How to Capture Ghosts on Film

Ghosts - some people believe in them, some don't. Whether intentional or not, you may be able to capture an image of a ghost on film. Read on to learn how.


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    Purchase a camera. Any camera will do, but a digital camera that you can plug into your computer is often preferred for verification purposes because tampering is pretty obvious to a professional. Most professionals use a Polaroid camera as digital editing is impossible and the results are instant.
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    Choose a location in which to search for a ghost.
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    Take "control" pictures randomly about the area. If you plan to conduct your search in one specific area, take photos from as many angles as possible of that spot.
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    Say out loud in a clear, calm tone "If anyone is here, I invite you to show yourselves in my pictures."
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    Take pictures randomly around your chosen location. Occasionally repeat your invitation.
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    Leave the location.
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    Review your pictures to see if you caught anything. If you have photo editing software, it can be helpful to run the pictures through some filters in order to highlight unusual items. Some things to look for are:
    • Orbs - Some theorize these to be the simplest form of a disembodied soul, they are probably the most common captures. An orb usually looks like a white ball, however it can also be a different color. In most cases it is just a speck of dust or even an insect, so don't get too excited about orbs unless you can be 100% sure there is something very strange about it. Most credible ghost hunting groups discount orbs due to the very high risk of them being easily explained.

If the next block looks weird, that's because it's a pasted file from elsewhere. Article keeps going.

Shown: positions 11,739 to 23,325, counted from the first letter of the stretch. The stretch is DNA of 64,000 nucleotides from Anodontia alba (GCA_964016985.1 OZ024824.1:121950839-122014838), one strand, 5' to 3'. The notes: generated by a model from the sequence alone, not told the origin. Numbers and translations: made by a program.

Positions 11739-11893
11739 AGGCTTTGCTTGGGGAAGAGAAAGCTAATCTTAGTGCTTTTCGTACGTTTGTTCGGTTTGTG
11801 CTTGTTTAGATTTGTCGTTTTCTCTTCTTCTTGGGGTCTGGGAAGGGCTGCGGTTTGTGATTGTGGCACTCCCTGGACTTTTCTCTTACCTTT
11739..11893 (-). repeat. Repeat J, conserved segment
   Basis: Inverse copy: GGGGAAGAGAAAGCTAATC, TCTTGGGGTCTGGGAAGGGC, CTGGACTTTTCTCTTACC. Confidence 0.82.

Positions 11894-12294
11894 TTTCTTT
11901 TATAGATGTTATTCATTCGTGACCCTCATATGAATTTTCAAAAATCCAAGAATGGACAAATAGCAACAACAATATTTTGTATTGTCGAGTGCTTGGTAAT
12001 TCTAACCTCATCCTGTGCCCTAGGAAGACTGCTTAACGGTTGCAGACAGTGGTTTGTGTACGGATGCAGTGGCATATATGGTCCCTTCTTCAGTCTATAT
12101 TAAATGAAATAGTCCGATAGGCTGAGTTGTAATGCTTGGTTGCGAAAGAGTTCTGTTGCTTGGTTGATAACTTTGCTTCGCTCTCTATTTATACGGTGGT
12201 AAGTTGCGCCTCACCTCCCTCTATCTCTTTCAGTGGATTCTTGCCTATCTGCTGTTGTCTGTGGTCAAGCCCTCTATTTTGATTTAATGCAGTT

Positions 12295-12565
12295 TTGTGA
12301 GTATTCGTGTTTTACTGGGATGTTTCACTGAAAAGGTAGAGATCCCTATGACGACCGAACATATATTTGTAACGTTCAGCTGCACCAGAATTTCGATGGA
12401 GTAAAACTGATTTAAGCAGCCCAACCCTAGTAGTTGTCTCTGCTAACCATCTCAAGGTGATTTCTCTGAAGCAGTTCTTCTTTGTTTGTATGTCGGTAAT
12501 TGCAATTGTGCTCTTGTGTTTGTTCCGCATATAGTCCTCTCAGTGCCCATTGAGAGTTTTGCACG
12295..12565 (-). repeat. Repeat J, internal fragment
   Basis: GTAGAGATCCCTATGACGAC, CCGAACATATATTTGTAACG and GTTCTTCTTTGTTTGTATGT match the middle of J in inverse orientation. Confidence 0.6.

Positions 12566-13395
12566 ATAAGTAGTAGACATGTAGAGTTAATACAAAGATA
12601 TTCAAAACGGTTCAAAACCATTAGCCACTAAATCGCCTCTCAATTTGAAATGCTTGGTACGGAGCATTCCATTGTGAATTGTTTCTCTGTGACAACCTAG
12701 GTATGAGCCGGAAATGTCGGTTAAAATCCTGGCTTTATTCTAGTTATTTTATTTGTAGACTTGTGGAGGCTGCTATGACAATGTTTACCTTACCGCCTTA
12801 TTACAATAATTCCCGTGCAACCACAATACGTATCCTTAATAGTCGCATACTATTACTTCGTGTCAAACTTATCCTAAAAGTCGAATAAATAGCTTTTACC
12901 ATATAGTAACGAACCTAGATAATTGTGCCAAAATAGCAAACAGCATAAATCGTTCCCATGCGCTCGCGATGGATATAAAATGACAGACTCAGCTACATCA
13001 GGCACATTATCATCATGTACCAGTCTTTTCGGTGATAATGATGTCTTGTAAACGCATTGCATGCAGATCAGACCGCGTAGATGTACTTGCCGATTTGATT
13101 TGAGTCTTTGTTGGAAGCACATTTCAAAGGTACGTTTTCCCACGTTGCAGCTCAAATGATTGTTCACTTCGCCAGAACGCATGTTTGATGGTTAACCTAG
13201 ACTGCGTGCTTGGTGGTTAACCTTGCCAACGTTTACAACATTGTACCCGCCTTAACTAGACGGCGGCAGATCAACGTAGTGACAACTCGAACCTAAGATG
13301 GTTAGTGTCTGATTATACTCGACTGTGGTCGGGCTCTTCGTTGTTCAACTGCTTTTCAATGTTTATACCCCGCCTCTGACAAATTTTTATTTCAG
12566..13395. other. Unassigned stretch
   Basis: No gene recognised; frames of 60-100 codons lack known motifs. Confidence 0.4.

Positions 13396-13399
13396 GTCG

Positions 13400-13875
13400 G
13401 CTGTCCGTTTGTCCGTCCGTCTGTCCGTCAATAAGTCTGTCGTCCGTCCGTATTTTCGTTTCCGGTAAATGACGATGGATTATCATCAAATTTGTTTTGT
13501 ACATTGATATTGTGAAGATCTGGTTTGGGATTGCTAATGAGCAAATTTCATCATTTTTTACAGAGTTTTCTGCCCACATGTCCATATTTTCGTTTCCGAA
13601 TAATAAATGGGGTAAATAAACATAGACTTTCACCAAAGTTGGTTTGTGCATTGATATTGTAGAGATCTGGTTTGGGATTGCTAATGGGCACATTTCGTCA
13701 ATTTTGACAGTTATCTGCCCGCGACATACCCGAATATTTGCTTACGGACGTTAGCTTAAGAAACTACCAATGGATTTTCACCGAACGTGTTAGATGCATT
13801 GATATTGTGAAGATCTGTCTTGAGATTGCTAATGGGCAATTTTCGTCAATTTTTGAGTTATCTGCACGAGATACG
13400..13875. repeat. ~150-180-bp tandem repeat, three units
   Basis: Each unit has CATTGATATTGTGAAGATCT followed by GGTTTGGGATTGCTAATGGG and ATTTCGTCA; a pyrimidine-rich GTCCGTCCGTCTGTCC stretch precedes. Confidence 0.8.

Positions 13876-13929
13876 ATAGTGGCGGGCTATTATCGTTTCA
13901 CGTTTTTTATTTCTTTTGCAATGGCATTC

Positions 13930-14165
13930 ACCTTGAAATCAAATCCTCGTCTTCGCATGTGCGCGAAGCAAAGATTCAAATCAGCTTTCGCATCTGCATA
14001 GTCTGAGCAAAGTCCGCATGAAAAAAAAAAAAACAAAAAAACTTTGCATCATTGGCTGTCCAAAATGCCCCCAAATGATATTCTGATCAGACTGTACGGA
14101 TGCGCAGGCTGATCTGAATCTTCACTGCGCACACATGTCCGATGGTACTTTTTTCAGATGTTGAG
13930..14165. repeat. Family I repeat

• Human Forms - If you're lucky, you may capture an apparition; these are actual bodies or body parts of ghosts. It takes a lot of energy for a ghost to appear like that.
    • Thick Mist - Very thick mist-like shapes or streaks, often in very specific areas. Usually it's very obviously not normal mist.
    • Lights - Be sure you know where your light sources are (street lights, houses, etc) and that you can discount someone creating it. This a controversial capture as many can be explained.


  • Ghosts are likely in areas where a lot of emotion occurred. Try doing some basic research before you do your photography to pick a good area you may be more likely to get results in.
  • Ghosts are also attached to important objects.
  • Be careful, not all ghosts are exactly nice.
  • Ghosts for some unknown reason tend to be found near or on stairs.
  • Never watch scary movies before you film.
  • Ghosts are usually found in places where events have once happened or where someone has died..
  • Do the filming at night. That is when ghosts come out. Have some people with you, so you feel confident.


  • Most ghost photography is done at night, so always be safe by having a partner or two with you.
  • Many times, the orbs that are caught on the camera are actually common, everyday things. A car's headlights, a reflection of indoor lights in the window glass, even dust particles can appear to be a ghostly orb in a photo (often, dust particle "orbs" will appear to have smiley faces.) Do not be discouraged (not ALL orbs can be explained away like that -- which could possibly mean that some of them are ghosts,) but, do study them carefully before you determine them to be ghosts.
  • Don't trespass! Do not venture onto private property without permission.
  • If you conduct a search in the dark, be careful where you are walking! you don't want to fall into or off something!
  • Make sure if you see orbs that there not in fact ball lightning. It is currently unknown how to tell the two apart.

Things You'll Need

  • A camera or video recorder
  • A tri-pod to hold your camera still
  • Light and Motion Tracker App

Article Info

Categories: Ghosts